Some people call this moment the Oughts. I, for one, call this decade the Noughties, or rather, the naughties. Ought versus naughty seems appropriate for this day and age, that early twenty-first century mix of obligation and duty with decadence and something like depravity. Actually, that sounds awfully like the early twentieth century too, but that's another post.

Thirty is the new twenty, they say. We (and by we I mean mostly white, mostly some variant of middle class New Yorkers) are dressing in t-shirts and jeans and hoodies til we're old and grey, as chronicled in New York magazine. Lots of people in this thirty-something range don't have proper jobs, proper apartments, or proper furniture. People are still doing bumps in bar bathrooms and eating frozen dinners. 

But more and more under-employed t-shirt wearing folks my age are buying homes and having babies. For those of us who aren't settling down with children, this can make you feel a bit like you haven't grown up – that you're living in the naughties, and ignoring the oughts.

I was talking to a friend who also spends his life working in the social justice movement, and he was saying that he sometimes feels like he hasn't grown up – we are still working for low wages, adamantly doing the work for the love and not the money. We can't buy houses, we don't have savings, and a lot of us don't have health insurance.

First, obviously, being able to choose to earn low wages, have no health care and very little job security is an incredible privilege.  It's not just rich white kids who are making that choice though.  It's a lot of people who feel caught between taking care of the movement and taking care of their families – families who also don't have savings, health insurance, or own homes, and our parents aren't getting any younger.  But we are made to feel not adult if we choose to grow the movement rather than owning a home or having children.   

There are different ways to be an adult.  Some of us spend our twenties and thirties working to raise and build the movement.  Some us spend our twenties and thirties working to raise and build our families.  Some few of us manage to balance the two.  But none of those are invalid choices.  Raising a family can be movement-building.  Building the movement can build family.  

So take heart, my childless renters.  You live here in the oughts too.  It's not the prettiest place to be, since our obligations include shutting down the war, getting the Republicans out in the mid-terms and 08, protecting the eroding right to choose, the degrading environment, rebuilding New Orleans, and the oughts go on.  And to all my friends having children and wearing that adult mantle not bestowed on the likes of me, come visit in the naughties – I did quit smoking, but the drinking and dancing are still a damn good time.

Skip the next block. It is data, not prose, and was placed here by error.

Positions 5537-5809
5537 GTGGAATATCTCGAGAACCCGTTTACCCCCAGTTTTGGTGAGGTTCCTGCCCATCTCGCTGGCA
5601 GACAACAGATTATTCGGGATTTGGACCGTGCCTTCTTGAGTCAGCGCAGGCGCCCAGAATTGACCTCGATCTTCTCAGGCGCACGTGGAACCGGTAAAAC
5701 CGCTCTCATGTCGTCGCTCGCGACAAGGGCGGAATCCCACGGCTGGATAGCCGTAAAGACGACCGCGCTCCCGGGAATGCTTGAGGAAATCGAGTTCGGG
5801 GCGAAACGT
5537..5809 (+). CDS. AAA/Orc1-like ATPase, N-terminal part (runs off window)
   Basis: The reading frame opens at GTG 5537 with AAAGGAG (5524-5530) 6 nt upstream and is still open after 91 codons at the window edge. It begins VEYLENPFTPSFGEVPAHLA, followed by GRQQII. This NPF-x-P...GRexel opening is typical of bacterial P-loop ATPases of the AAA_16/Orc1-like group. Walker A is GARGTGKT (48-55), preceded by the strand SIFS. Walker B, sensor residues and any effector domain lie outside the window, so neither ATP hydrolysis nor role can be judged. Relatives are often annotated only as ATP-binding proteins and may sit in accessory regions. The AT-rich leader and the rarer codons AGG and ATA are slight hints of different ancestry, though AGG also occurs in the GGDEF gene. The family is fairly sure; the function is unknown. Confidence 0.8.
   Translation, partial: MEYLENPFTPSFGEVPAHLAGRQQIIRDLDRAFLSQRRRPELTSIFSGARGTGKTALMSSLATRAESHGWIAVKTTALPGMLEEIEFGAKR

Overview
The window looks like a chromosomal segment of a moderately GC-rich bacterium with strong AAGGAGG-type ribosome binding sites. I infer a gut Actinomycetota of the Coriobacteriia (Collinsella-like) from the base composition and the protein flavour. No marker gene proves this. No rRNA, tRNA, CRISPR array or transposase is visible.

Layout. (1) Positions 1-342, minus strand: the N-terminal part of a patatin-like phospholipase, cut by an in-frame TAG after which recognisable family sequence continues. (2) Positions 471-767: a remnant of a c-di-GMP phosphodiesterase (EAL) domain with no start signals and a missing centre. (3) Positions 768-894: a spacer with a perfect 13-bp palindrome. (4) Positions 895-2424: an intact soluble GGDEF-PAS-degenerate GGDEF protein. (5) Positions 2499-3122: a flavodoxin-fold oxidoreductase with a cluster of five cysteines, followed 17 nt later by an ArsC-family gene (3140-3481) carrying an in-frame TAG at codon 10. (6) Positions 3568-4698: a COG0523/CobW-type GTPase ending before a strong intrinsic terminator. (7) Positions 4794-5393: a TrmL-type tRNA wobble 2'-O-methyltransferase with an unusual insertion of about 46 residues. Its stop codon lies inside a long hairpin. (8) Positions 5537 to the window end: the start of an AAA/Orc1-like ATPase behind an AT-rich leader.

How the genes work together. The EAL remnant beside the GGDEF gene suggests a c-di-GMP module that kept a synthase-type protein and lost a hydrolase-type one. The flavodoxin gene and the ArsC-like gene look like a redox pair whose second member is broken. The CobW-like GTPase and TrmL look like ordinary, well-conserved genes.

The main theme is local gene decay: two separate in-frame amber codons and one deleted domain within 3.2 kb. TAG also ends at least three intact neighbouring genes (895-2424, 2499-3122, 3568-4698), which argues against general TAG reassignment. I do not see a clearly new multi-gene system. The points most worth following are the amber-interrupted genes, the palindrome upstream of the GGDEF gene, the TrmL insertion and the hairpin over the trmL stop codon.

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New York Moment of the Moment

On uptown 2 train tonight, there was a very heavy teenage girl taking up-close pictures of her mouth with her camera phone, her tongue sticking out to one side. It looked louche and mostly repulsive. I don't think it's what the Times had in mind with their semi-recent article on teen self-portraits.  The scene was sweet, earnest, and depressing all at once.  

Then on the train home over the bridge I was looking out the window and wondering how many times I'll get to see that view. If I took that train every night for three years, it'd be about a thousand times, and that feels like a lot and a little. A thousand years is a lot. A thousand dollars is medium. A thousand pennies is a pain in the ass and not much at all. I know Paul Bowles wrote about that feeling about 60 years ago, in the Sheltering Sky, but as I get older, a lot of pleasure is tinged with the question – how many more times will I do this? Eat a grilled cheese and drink a shake at Friendly's? Skinnydip? Go to Fenway?

The other day I was talking to a friend who doesn't get out much; her health isn't too hot. It was one of the first warm days, spring and yellow-green. She said that on days like that, she wishes she had walked more when she had the chance, just gone out for a stroll in the sun. And a few nights later, I was down by Battery Park after watching my friend's great new movie. I was feeling fine, and decided to walk up to Canal. I was listening to music loud and had that great New York feeling where you own the city and nothing can stop you, not tonight and not ever. When I got to Canal Street I just kept walking, past the train and away from home.